Larry: Hurt, but Healing
Larry (Algee Smith), the lead singer for The Dramatics, survived that night, but someone very close to him did not. We see the toll that terrible evening took on him. We feel his rage. We understand it—even when that rage filters into racism. At a recording studio, Larry stops singing when he sees a white man enter the recording booth. He refuses to rejoin The Dramatics, not able to stomach the thought of suburbanites swaying to his tunes.
That’s where this horrible Rube Goldberg machine eventually leads to. In one evening, the American myth of law and justice fell around his ears. The system betrayed him, and it destroyed his brother. His brothers. Who—what—can he possibly trust now? Where can he place his hope?
At the very end of the movie, Larry goes to church. He takes a job there as a choir director/soloist, raising his velvet voice to the Almighty. A slide before the credits tells us that Larry’s still there. Still singing.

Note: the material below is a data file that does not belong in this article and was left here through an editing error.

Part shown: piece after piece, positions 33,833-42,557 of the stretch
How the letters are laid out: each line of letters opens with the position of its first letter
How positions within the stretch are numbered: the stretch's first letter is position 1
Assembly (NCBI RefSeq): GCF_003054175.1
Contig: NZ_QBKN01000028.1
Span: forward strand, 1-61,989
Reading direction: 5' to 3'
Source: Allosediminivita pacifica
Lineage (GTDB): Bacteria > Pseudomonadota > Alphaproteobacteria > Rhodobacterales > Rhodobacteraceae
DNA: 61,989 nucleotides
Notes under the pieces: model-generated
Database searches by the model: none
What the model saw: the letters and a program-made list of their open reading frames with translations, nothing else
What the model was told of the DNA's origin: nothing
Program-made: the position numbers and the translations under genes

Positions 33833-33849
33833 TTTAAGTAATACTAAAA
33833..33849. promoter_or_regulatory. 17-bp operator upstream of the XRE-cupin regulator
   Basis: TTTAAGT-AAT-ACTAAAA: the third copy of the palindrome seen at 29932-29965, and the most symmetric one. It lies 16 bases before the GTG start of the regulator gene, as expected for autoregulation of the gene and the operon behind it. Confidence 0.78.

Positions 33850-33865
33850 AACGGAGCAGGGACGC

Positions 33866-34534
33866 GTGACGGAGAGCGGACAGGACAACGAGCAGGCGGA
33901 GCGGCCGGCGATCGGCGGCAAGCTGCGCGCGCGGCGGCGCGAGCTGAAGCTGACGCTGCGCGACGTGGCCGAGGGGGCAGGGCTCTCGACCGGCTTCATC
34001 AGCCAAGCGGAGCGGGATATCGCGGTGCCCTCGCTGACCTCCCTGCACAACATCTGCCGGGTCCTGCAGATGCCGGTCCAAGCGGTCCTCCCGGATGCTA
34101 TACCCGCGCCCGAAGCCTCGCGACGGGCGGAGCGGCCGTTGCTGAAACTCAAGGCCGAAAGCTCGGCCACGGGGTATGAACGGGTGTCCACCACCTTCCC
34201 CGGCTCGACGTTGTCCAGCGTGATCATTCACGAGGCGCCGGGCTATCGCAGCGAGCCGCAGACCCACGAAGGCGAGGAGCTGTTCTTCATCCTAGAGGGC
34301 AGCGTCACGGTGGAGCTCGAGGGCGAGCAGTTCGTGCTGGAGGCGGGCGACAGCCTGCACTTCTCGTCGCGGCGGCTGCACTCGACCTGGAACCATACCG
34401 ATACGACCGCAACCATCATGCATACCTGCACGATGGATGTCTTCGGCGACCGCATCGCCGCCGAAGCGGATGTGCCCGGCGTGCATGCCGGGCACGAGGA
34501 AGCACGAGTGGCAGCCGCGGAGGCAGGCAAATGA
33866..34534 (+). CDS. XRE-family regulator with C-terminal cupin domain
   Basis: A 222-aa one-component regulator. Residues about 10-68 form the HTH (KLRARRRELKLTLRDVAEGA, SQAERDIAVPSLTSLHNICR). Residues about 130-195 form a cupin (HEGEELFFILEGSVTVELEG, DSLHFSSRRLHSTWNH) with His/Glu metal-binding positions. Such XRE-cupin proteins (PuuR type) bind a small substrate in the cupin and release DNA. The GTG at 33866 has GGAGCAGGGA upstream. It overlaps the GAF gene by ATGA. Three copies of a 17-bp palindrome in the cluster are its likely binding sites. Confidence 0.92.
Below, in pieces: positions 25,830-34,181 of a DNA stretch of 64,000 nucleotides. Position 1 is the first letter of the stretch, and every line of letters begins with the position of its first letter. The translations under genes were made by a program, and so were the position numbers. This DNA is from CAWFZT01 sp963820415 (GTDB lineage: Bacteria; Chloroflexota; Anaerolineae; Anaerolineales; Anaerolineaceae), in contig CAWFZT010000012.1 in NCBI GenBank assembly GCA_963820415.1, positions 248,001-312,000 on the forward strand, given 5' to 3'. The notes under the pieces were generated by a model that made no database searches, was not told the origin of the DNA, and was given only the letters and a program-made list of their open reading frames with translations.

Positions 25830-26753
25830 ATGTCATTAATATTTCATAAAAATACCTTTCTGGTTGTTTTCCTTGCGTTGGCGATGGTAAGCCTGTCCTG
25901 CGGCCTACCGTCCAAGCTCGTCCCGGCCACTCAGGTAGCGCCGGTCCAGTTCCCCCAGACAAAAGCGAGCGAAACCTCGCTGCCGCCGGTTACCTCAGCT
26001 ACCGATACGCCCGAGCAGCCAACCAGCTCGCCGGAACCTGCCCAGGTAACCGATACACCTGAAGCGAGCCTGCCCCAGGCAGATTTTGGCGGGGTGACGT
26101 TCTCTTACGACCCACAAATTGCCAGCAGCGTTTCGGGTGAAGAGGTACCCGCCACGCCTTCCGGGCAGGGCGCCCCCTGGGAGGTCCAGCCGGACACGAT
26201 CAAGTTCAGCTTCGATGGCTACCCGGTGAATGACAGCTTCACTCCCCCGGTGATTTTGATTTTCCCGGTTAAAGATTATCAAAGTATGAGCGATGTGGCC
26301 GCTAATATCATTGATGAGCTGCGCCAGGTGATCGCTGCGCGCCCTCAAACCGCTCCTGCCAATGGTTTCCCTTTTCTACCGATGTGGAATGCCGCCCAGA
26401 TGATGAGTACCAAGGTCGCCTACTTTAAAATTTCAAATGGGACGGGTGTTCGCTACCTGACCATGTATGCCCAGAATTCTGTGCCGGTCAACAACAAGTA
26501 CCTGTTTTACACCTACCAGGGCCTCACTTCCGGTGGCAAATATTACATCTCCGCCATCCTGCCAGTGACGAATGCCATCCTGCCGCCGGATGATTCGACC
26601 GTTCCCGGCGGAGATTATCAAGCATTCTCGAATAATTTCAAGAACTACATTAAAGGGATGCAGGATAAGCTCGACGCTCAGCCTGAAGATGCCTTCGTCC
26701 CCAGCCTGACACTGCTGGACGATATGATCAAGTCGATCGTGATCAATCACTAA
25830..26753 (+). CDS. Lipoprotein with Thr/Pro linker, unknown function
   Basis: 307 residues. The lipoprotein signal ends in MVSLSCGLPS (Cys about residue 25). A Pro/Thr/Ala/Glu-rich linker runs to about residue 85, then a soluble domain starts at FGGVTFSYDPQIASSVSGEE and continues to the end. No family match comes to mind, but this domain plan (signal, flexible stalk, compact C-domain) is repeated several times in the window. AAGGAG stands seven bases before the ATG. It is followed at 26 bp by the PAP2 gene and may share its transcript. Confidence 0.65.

There’s a lesson in there for me, I think. Or, maybe, it’s just a reminder.
Laws aren’t perfect, no matter how well-intentioned. People will fail us, even the people we depend on the most. We live in a broken world, and sooner or later, in great measure or small, the reality of that brokenness will knock us flat.
The best works we mortals can make fall well short of where we want them to be. Where, sometimes, they need to be.
So what’s the answer? The hard reality is one that, I think, Larry found in the end: There isn’t one. Not really. Not in this world. We fail. We fall. To paraphrase a popular slogan, stuff happens. Most of us carry scars from undeserved injury. We’re a long way from Eden, and we’ll never find our way back without help.
But while we might not ever get the answers or the justice we want—we need—we do have salves. They’re called forgiveness. Mercy. Love. We can focus on God and, with His help, find a way to move on. It’s not easy. We all know that. But it is possible. And the more we try to be the people that God wants us to be, the incrementally better we can make the world around us.